In the end, it appears that the charge of modern-day Rajputs  on the Movie for soiling their past reputation is as erroneous as the charge of Swara Bhaskar laced with shocking words, on the film of spoiling the future of feminism. Both give too much credence to a movie which is a lazy and pretentious work of art. It tries to be many things to many people and ends of being nowhere. It is better than Golion ki Raslila- Ramlila but way worse than Bajirao-Mastaani. It is not a movie worth attacking nor is it worth defending. It is a modest movie made at surprisingly high costs. Money seems to have been poured over fancy frames and stupendous sets, but little attention has been given towards writing and research.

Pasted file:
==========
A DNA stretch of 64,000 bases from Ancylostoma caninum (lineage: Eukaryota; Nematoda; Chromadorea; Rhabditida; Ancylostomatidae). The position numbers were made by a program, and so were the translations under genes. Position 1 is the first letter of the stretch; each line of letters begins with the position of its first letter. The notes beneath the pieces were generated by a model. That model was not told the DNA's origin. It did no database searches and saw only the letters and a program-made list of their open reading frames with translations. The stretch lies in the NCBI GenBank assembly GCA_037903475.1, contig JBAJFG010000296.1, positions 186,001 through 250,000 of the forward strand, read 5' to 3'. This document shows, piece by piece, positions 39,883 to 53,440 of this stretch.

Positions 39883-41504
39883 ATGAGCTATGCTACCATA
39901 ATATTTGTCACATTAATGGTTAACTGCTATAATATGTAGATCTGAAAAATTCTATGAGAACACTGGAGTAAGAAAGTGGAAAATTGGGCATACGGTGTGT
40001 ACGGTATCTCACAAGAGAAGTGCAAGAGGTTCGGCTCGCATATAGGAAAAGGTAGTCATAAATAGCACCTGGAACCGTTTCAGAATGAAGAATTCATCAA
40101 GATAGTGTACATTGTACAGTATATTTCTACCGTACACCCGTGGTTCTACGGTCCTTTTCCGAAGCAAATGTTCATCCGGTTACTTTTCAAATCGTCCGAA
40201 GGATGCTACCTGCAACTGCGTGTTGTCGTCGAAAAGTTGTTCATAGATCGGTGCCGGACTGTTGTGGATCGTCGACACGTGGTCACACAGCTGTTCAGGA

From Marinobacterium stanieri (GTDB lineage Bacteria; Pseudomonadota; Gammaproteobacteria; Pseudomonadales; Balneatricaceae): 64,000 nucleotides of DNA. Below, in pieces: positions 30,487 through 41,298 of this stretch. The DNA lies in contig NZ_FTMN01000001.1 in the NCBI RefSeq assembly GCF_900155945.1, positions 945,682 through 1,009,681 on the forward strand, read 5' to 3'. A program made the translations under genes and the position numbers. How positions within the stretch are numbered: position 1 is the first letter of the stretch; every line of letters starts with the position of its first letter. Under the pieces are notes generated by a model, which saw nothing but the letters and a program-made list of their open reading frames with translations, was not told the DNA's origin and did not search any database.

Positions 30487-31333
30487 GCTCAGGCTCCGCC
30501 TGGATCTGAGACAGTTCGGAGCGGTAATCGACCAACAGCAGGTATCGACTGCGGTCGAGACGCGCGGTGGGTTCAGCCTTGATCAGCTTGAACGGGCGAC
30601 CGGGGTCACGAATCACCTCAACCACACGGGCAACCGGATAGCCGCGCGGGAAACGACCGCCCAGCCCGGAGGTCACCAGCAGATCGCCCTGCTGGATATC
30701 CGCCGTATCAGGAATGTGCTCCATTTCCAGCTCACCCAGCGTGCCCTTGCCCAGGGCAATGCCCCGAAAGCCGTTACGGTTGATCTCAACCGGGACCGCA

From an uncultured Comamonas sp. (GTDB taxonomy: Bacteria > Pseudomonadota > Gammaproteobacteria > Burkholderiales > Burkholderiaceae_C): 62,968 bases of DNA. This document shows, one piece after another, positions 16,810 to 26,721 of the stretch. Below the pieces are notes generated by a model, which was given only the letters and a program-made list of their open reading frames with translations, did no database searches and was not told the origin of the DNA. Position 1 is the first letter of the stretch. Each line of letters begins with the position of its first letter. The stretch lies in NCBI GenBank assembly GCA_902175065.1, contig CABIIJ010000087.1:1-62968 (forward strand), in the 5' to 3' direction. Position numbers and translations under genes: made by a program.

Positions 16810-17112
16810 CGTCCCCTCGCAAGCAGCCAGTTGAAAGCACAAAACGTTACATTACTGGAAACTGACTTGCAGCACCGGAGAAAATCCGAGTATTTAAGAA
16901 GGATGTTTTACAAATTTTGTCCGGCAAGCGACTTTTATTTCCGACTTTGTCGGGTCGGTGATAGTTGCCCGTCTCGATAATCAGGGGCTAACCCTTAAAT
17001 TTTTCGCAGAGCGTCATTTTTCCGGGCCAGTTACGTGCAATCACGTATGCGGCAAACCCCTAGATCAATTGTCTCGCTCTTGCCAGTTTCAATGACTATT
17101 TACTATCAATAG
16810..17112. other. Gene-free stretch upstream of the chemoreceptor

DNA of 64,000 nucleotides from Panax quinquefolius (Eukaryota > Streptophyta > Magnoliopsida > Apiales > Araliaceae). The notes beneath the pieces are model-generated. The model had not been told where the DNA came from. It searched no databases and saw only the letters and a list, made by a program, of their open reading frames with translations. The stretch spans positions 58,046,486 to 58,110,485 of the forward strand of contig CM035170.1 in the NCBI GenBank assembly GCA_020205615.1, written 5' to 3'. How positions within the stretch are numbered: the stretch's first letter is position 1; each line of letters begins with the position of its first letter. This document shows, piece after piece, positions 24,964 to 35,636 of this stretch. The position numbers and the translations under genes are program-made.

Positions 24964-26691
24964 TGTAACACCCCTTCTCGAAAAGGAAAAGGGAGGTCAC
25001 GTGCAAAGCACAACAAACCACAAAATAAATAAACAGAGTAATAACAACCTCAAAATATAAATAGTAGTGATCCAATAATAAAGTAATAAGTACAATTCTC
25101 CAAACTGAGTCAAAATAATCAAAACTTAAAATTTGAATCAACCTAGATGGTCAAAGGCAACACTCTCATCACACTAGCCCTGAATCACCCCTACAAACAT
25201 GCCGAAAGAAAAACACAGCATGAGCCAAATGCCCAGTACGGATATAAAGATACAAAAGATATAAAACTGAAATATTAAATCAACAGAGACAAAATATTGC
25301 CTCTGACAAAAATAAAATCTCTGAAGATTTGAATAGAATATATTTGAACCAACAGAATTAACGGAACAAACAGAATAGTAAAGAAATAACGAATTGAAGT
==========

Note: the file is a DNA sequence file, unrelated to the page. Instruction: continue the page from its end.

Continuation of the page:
As I have earlier too written (My Take on Padmavati), a movie is a fictional story not a documentary, which you pay to watch. One has an option to not watch it. If one needs to get offended and take up fights, one needs to chose them wisely, like the history being taught in schools which one needs to mandatorily read. If you have to watch a movie this week, Watch Mukkabaaz - a much better movie.